By Noah Robischon
Updated November 21, 2003 at 05:00 AM EST

Dell Digital Jukebox

($329) One of several MP3 players challenging Apple’s still-hot iPod, Dell’s DJ might be the strongest contender thus far. The 20-gigabyte model costs $70 less than a similar-size 20-GB iPod and boasts double the battery life. At 7.6 ounces, it’s a bit heavier, but its rubberized edges make it easy to hold. And there’s a nice intuitiveness about the layout of the controls (grouped around a cylindrical scroll wheel, which makes navigating through thousands of tunes as simple as a song). We also like the display screen’s pleasing blue light. ”Dude! Maybe you should get a Dell…”

Meade Capture View Binoculars

($200) Sure to be a hit among birders, concertgoers, and Peeping Toms, these 8X 42mm binoculars have been grafted onto a digital camera, which rides on top. Tap a button and you can record an image to its 16-MB internal memory or optional SD card. There’s also a movie mode for capturing up to 90 seconds of video. The camera runs on two AA batteries and connects to a PC via a built-in USB port. Looks good to us, even from afar.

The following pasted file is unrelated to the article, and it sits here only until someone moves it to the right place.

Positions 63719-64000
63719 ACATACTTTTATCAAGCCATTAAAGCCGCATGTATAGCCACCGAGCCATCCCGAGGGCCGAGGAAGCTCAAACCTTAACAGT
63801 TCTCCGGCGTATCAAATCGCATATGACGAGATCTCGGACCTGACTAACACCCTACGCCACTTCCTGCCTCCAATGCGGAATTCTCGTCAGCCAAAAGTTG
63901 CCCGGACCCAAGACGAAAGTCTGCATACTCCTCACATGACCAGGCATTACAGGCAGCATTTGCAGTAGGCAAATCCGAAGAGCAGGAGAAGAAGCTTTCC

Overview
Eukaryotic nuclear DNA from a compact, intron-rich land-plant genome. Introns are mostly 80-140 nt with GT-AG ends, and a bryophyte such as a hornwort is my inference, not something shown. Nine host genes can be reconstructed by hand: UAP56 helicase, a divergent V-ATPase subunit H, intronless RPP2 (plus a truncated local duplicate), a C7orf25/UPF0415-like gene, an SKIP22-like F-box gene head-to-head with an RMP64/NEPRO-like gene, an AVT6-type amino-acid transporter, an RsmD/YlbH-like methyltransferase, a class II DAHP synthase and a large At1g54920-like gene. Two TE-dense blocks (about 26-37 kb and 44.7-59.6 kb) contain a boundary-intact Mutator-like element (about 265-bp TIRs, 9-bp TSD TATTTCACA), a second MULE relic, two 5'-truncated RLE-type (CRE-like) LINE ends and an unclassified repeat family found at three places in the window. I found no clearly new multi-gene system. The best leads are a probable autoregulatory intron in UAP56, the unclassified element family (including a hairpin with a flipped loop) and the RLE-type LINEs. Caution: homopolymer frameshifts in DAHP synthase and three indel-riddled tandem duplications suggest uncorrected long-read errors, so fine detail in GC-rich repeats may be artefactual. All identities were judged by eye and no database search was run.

Jansport Live Wire Daypack

($120) If you think fumbling with an MP3 player and knotted skein of headphone wire is an exercise in frustration, you’ll love this integrated backpack. Contained in each shoulder strap is a retractable earbud. Another strap houses a volume-control wheel, while two side pockets offer additional functionality. Hmm, looks like Papa’s got a brand-new bag.

Tapwave Zodiac2 mobile entertainment console

($399) The Zodiac2 is a full-featured PDA and mini — game console with a 3.8-inch backlit display offering a resolution that easily beats that of the Nokia N-Gage and Game Boy Advance. With a joystick, built-in speakers, and four action buttons, it’s a portable gaming dream machine. And when it’s time to get down to business, the Zodiac turns into a Palm OS organizer with 128 MB of memory. So what’s the catch? For now, it’s available only from the manufacturer, at